The advent of the Covid-19 pandemic definitely overwhelmed the country’s health-care system with the deluge of patients suffering from Covid-19 confined at many hospitals and other medical facilities. However, it also forced those with other ailments to take a back seat, particularly in terms of face-to-face consultation with their doctors at hospitals or even clinics, for fear of contracting the disease.
Medical practitioners had to pivot, to think of strategies that will allow them to diagnose their patients without exposing them to health risks and the SARS-CoV-2 virus.
Information and communications technology (ICT), fortunately, came to the rescue, together with the Internet, that brought about the concept of “telemedicine.”
Telemedicine closes several gaps
Telemedicine is defined by the World Health Organization (WHO) as “the delivery of health-care services, where distance is a critical factor, by all health-care professionals using information and communications technologies for the exchange of valid information for diagnosis, treatment and prevention of disease and injuries, research and evaluation, and for the continuing education of health-care providers, all in the interests of advancing the health of individuals and their communities.”
Simply put, it is about doctor-patient communication for purposes of medical consultation during extraordinary times or in cases where distance hinders or prevents them from doing so, using a digital device like the computer to achieve the objective.
Particularly in this pandemic, many people were afraid to go to hospitals to seek consultation with their doctors for fear of the virus. Another concern is whether they would get the attention they need since the priority is treatment of Covid-19 patients.
There are other factors that may have contributed to the rise in the use of telemedicine in the country. For one, those who cannot go to the doctor for many reasons—work schedule, home concerns, commute/traffic, where transportation expense is a challenge, and many others—would benefit under a telemedicine setup.
As with any other beneficial practice, however, there are challenges. There is still talk of whether the dispensed medical advice is of quality or not, meaning, is it enough to just look at the computer screen to determine if indeed there is something wrong in a patient? Or, if diagnosis given is correct and appropriate. What if the patient was unable to fully disclose all the needed information to help guide the doctor to give the best medical advice?
A bigger role for health care
For Medgate Philippines, which has been operating in the Philippines since 2016 and is part of Medgate, a pioneer in the telemedicine industry since 1998, believes that by increasing and improving access to high-quality medical care, telemedicine will help shape the future of overall healthcare in the Philippines and even globally.
“The past year and a half has challenged our health-care systems in unimaginable ways, while also changing the way many Filipino patients get treated,” shares Medgate Philippines President Stavros Athanasiou. “Throughout all that, telehealth services have proven to be a prime complement to traditional health care, acting as another avenue for treatment. Medgate is committed to providing those services to even more Filipinos as we continue to navigate the current health crisis.”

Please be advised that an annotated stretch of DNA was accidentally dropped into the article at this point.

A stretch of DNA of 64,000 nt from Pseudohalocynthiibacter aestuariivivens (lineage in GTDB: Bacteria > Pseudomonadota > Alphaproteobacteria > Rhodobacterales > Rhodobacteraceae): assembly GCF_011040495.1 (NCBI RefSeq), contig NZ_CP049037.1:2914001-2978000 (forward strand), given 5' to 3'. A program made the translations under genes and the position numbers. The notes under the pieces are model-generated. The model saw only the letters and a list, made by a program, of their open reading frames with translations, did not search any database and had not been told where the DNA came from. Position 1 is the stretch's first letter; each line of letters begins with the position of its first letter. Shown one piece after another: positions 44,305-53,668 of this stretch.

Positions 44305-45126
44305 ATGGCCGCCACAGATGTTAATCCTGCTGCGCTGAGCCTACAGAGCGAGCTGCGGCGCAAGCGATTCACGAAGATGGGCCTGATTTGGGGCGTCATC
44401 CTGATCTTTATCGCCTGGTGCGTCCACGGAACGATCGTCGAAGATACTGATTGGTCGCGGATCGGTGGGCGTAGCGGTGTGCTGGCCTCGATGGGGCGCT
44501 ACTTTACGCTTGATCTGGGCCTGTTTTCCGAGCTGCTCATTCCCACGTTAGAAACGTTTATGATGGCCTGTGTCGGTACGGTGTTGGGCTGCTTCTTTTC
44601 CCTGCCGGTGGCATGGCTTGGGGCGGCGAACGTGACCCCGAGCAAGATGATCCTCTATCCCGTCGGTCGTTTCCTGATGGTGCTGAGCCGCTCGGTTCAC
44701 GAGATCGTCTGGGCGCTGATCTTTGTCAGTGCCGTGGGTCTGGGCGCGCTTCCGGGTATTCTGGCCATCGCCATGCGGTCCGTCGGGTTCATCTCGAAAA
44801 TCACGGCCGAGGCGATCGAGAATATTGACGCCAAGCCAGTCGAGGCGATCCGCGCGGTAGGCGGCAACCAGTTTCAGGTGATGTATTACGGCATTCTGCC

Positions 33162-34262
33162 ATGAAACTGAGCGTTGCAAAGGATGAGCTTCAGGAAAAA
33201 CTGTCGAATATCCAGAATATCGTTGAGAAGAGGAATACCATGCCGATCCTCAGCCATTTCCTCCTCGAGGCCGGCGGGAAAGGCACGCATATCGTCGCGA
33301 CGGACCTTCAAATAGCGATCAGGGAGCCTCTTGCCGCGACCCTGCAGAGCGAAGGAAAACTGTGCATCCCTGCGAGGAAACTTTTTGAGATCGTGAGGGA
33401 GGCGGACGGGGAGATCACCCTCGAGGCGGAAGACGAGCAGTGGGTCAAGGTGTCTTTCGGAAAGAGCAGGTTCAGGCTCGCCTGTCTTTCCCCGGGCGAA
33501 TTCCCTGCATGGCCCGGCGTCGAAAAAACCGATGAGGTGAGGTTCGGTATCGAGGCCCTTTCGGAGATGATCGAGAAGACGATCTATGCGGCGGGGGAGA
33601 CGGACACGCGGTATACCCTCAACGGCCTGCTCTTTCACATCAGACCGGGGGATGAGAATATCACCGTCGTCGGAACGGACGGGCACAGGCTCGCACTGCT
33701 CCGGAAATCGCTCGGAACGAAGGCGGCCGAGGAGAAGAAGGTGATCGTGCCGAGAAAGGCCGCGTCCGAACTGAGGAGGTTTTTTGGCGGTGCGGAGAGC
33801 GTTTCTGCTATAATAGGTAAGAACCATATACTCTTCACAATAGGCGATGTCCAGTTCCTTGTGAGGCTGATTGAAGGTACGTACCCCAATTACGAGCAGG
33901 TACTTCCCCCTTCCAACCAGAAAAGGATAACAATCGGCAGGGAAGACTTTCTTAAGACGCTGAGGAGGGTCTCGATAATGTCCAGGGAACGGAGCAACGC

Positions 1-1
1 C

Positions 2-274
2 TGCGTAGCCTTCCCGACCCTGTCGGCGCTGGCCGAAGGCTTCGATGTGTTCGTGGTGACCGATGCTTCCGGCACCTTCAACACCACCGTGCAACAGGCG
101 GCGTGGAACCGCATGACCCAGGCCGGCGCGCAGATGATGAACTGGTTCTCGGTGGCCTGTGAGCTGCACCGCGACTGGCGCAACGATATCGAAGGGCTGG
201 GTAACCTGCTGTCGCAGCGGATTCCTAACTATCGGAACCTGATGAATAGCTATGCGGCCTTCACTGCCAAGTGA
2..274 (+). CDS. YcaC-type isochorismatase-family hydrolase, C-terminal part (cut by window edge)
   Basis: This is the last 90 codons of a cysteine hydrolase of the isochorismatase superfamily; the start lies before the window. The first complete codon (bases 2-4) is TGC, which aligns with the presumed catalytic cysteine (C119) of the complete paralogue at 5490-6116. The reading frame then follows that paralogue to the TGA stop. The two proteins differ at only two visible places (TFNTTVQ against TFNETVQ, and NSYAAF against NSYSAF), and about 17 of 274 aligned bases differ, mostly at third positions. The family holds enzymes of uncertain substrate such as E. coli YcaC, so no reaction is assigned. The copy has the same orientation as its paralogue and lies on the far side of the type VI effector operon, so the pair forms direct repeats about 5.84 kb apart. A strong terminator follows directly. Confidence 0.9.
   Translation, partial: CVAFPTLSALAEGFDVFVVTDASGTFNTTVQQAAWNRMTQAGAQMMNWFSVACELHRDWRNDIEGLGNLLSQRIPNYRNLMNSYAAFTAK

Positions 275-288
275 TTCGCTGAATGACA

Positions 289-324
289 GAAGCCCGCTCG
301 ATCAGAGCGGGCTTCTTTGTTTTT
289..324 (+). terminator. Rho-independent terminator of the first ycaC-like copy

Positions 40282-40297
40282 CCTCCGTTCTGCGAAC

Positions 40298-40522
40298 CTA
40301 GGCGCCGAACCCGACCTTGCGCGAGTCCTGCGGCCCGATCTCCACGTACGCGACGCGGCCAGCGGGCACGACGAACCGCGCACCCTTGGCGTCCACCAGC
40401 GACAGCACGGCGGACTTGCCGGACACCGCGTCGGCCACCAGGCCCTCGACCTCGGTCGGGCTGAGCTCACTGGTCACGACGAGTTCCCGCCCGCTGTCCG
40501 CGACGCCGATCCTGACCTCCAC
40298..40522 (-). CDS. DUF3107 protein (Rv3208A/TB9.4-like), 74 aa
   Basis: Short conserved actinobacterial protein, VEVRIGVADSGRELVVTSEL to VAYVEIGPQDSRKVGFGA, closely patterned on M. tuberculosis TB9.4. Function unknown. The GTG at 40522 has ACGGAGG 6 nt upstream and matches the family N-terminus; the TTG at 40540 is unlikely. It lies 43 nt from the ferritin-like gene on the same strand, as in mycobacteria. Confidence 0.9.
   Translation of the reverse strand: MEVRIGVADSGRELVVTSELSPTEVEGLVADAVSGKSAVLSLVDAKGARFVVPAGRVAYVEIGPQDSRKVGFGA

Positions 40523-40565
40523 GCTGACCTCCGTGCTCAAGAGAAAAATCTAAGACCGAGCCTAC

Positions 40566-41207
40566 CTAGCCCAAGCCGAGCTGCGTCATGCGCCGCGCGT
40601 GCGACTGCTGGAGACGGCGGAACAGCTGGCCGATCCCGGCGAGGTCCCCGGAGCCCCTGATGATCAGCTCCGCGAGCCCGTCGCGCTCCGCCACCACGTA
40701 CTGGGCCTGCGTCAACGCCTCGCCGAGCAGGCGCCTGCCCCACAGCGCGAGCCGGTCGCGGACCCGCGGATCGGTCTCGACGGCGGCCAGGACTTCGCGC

Just last year, he said they saw a 170-percent jump in the usage of their services, which led to a total patient base of 1.5 million. In the conduct of these consultations, Medgate uses a medical co-management approach where doctors with multiple specializations consult with a single case. This means that an Internist may also treat a Pediatric case in order to get a better background of and provide a solution to a patient’s condition, which may lead to high treatment rate.
This success is just the first step, Athanasiou said, as the company sees demand for its innovation increasing further in the near future. The company will continue to innovate and grow its telemedicine core business as new technologies emerge. The advent of 5G broadband, he adds, should make for an immersive high resolution video experience, further enhancing the experience of patients. Advances in wearables, especially those with the ability to capture body temperature, blood pressure, and even blood sugar will usher in a new wave of customers. “The demand is there,” adds Athanasiou. “It’s now a matter of making sure that the proper services and infrastructures are in place to sustain the usage and provide telemedicine to more patients.”
Collaborations to improve telemedicine access
Medgate Philippines also has ongoing tie-ups with some of the country’s leading HMO and health insurance companies including Intellicare and Generali. Through these partnerships, members can conveniently consult with a doctor on the Medgate platform 24/7 even having the option to have their prescribed medicines delivered. These engagements are in line with Medgate’s goal to provide the care that comforts as many Filipinos as possible.
“The work we do alongside our partners is important. This is the perfect time for us to work together towards furthering health-care innovation,” said Medgate Philippines Country Manager, Ronald Estrella. “Medgate continues to further differentiate its telemedicine service from the competition. The company will be expanding its partnerships, growing its base of health-care professionals, and will ensure multiple touchpoints for easier access for patients—be it over the phone, social media, web site, or our upcoming mobile app.”